Boston PIC

National and Local Supporters Rally Behind Boston’s Disconnected Youth

$810,000 in national funding helps stalled high school graduates jump start their future.

In Boston, about 12,000 young people between the ages of 16 and 24 are neither going to school nor working. Educators and advocates call these young people “opportunity youth” because they represent tremendous untapped social and economic potential. Without the necessary education and training needed to secure stable employment, these youth and their families have difficult futures ahead of them.

And it’s not only the young people and their families who are affected by this untapped potential. Studies show that each opportunity youth, over the course of a lifetime, creates a social burden of about $700,000, which includes lost gross earnings, additional health expenditures, crime-related costs, and welfare and social-service expenditures.

So, how can we connect these youth to pathways that lead to educational attainment and stable careers? A national effort to build stronger support systems and improve outcomes for opportunity youth recently reached Boston, and in no small way.

Earlier this year, Jobs for the Future (JFF) and the Aspen Institute Forum for Community Solutions awarded the Boston Private Industry Council (PIC) and the Boston Opportunity Agenda, as co-conveners of the Boston Opportunity Youth Collaborative (OYC), an $810,000 grant. With these resources, the OYC will focus on addressing a key gap in services for older opportunity youth who have a high school credential but are not going to school or working.

According to Census data, 72% of Boston’s opportunity youth population has attained at least a high-school equivalency degree. The fact that the opportunity youth population skews in this manner can largely be attributed to the robust dropout prevention and recovery system that Boston has developed over the past decade. Through the efforts of the Youth Transitions Task Force, another multi-stakeholder partnership convened by the PIC, the high-school dropout rate in Boston Public Schools has fallen from 8.4% in 2004 to 3.8% in 2014, a historic low for the district.

With JFF-Aspen funding from the Social Innovation Fund (SIF) and matching contributions from local funders, the OYC recently launched a Connection Center in Roxbury where older opportunity youth can go to have their interests and options assessed, then get connected to training, education, and career opportunities. The OYC is also working with multiple partner programs to provide college bridging and navigation support, employment coaching and referrals, and job training. The Connection Center will serve more than 450 opportunity youth over the next three years.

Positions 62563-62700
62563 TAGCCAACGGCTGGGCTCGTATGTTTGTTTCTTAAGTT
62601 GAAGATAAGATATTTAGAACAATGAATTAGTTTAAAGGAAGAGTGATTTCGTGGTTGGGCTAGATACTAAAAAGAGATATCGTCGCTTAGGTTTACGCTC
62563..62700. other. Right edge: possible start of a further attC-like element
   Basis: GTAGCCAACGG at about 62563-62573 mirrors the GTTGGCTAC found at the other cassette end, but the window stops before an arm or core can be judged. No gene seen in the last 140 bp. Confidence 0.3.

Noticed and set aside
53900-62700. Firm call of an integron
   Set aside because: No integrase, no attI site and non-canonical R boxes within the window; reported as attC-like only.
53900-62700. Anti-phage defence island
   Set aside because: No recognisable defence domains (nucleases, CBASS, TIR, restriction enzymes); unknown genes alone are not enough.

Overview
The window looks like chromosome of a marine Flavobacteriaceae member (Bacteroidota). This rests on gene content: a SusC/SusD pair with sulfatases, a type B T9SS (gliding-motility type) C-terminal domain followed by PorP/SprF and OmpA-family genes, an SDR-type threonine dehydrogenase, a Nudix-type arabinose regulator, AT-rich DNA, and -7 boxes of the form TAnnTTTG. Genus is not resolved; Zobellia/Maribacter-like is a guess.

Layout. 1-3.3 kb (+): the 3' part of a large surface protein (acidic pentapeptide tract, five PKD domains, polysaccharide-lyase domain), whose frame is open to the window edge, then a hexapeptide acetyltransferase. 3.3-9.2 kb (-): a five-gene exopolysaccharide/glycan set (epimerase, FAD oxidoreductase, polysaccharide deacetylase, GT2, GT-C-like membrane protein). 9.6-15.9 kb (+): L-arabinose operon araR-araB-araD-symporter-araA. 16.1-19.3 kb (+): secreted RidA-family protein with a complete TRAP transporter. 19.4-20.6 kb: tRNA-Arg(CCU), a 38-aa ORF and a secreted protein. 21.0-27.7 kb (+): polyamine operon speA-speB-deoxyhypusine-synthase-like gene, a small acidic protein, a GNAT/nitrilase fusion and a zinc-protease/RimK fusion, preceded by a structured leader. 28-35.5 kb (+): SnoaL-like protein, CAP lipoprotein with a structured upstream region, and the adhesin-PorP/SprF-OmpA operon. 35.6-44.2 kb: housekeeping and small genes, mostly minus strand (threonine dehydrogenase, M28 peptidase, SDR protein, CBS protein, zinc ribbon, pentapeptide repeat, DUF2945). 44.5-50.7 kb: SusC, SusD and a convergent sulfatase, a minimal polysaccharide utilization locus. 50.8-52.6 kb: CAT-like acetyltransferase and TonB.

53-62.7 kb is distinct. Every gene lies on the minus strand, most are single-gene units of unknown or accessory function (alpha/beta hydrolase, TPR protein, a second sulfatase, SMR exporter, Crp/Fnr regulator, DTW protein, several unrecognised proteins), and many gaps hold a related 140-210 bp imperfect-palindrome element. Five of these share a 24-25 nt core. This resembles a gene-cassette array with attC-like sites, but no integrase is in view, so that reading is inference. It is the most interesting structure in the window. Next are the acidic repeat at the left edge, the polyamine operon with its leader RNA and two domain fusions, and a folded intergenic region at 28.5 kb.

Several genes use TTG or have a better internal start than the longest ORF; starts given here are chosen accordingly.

The Barr Foundation joined this effort because we recognize the need for focused investment in efforts to build a system for disconnected youth. Given that building such a system requires a comprehensive and collaborative approach, we believe that Boston is better positioned now more than ever to build a multi-stakeholder system for opportunity youth. The OYC has effectively aligned the city’s major credit recovery, GED, high-school equivalency, and college bridge programs around a set of goals and strategies. With funding from JFF-Aspen, the OYC now has the resources and national validation needed to keep local stakeholders at the table.

Barr, Hyams Foundation, United Way, the Boston Foundation, Balfour Foundation, and other peers have eagerly responded to the match requirements for the JFF-Aspen grant. Few efforts in Boston find local funders rallying around an initiative so responsively. We are optimistic that this effort will build an effective system of supports that helps Boston’s opportunity youth realize their full potential.

The Boston Opportunity Youth Collaborative (OYC) is made up of 80 different partners, including local community-based organizations, the Boston Public Schools, philanthropy, city and state agencies, and postsecondary institutions. The partnership first came together in the spring of 2013, co-convened by the Boston Opportunity Agenda and the Boston Private Industry Council through funding from the Aspen Forum for Community Solutions and the Opportunity Youth Incentive Fund.


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Marcos Lucio Popovich

Guest Author Program Fellow, Education